I never once felt particularly self-conscious. I never felt embarrassed. I often wondered what they were thinking, what was behind the surreptitious smile or behind the frown but I remained comfortable within myself. Here’s the point, I liked who I was that day. I liked the way I felt in the clothes I was wearing. I had the same comfort and inner peace upon me outside the home, as I had inside the home. And that is the crux of the crisis, the reason for the heavy heart. When I finally left the show, got back in my car, and headed home, I realized that I am truly more comfortable in women’s clothing than I am in male attire.

I went to another show on the weekend, in male attire. My clothes simply hung on me. They didn’t “fit” me. I didn’t feel good in them. I simply existed. There are a million permutations for this epiphany. Novelty is prime among them. Escape is another. No one wants to read a thousand pages of “if A, then B” or “if A, with B, does that equate to C”. Those are my internal ruminations. For today it is simply a statement; I walked out in public, a man dressed in women’s clothing and I was comfortable with who I was. I want to be able to dress that way every day. I want to be able to do my nails. I want to keep my legs shaved. I love the feel of smooth hair-free skin under my hands. I can tuck my genitals tightly up and out of sight for a pair of snug jeans and be comfortable for the day. I am increasingly comfortable with feminine mannerisms through my body and my hands. My S.O. criticizes them but the mannerisms express me. I cried through The King’s Speech and had to stifle sobs near the end. I won’t watch The Black Swan because I fear it will strike to close to home.

There is an avalanche of change streaking down the mountain towards me. The force of it hidden in the swirling clouds of possibility stirred up by the movement. I am watching it in slow motion, knowing that it is coming, knowing that it is inevitable, knowing that in the moment after nothing will ever be the same, wanting to flee to the safety of blocked emotions, lies and half-truths and not wanting to flee at the same time, welcoming the punishing effects as better than not feeling.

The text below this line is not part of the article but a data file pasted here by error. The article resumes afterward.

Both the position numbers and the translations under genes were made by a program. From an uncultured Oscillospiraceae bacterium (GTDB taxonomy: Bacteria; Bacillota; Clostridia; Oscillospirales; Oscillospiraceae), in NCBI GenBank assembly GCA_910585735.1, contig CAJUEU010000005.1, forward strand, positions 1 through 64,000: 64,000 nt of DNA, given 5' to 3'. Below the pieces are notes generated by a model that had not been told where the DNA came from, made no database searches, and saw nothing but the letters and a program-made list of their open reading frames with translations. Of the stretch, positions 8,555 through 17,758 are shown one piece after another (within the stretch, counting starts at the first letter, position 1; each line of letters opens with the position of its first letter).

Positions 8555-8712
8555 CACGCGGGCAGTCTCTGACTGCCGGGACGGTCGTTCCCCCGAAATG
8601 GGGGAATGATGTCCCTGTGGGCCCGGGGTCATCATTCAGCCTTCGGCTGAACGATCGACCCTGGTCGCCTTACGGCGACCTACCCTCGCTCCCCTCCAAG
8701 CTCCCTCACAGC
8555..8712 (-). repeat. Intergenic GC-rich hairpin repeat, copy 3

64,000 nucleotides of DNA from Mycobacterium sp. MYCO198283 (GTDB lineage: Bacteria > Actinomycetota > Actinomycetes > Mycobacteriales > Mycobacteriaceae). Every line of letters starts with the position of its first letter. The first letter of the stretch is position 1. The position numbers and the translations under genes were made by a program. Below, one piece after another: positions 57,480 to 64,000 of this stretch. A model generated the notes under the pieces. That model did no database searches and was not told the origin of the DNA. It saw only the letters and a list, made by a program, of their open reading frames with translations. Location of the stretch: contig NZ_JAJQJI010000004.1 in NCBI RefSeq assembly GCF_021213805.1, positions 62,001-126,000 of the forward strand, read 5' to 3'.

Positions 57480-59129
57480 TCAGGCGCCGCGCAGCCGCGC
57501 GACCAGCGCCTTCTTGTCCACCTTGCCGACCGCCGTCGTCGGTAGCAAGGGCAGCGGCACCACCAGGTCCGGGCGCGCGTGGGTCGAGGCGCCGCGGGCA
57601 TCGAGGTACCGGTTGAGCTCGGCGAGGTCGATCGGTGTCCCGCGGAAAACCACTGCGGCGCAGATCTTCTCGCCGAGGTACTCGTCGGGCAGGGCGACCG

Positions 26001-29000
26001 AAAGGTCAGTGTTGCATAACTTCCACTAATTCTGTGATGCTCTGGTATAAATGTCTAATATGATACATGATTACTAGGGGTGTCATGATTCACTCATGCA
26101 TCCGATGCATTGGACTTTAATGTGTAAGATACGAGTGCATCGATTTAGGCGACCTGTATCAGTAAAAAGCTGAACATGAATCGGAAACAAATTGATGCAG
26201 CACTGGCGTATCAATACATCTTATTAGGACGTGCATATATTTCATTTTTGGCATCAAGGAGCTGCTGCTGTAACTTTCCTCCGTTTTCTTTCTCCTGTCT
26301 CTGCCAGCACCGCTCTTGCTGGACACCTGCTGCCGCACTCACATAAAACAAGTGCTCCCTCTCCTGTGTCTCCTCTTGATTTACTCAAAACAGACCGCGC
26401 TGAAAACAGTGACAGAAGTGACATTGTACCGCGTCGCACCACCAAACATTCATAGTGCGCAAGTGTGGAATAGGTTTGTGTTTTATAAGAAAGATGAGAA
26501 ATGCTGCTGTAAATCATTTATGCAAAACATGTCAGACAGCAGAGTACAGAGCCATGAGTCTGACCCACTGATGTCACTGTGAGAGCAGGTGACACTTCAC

I wish, for everyone, a happy day. I have a heavy heart but it is not an unhappy one.

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1 Comment »

  1. Hi Sarah

    You have a way with words thats expresses your innermost thoughts so clearly. That you have heavy heart is to be expected when you wrestle with who and what you are within the strictures of your family life. It is to be expected but all we can hope for is to be happy for the most part and you seem to be finding a way to express yourself.

    I would not feel comfortable being out without presenting as fully female but if you can do it and you feel at ease then that is who you are. I do wonder though if you have ever been out in public with the aids of wig and make-up and whether you would find that more fulfilling especially if it gave you the chance to relate more with others.

    I think we all have a mask behind which we don’t feel embarrassed, but it can be lonely if we feel that everyone else is thinking ‘who is this strange person’? Surely the goal is to be accepted, or is that just me talking from a different perspective? You often mention your therapist and I wonder what they advise.

    Are they there to remove the emotional burdens of the past or to help you through the practicalities of the present? Can you not do the one without the other?

    A blog provides an excellent vehicle for self-analysis and you seem to be very capable in using it to recognise what is important to you so that you can move forward in positive fashion.

    Have a nice day
    Tina xx

    TinaCortina
    http://tinacortina.wordpress.com

    Comment by TinaCortina — March 5, 2011 @ 5:45 am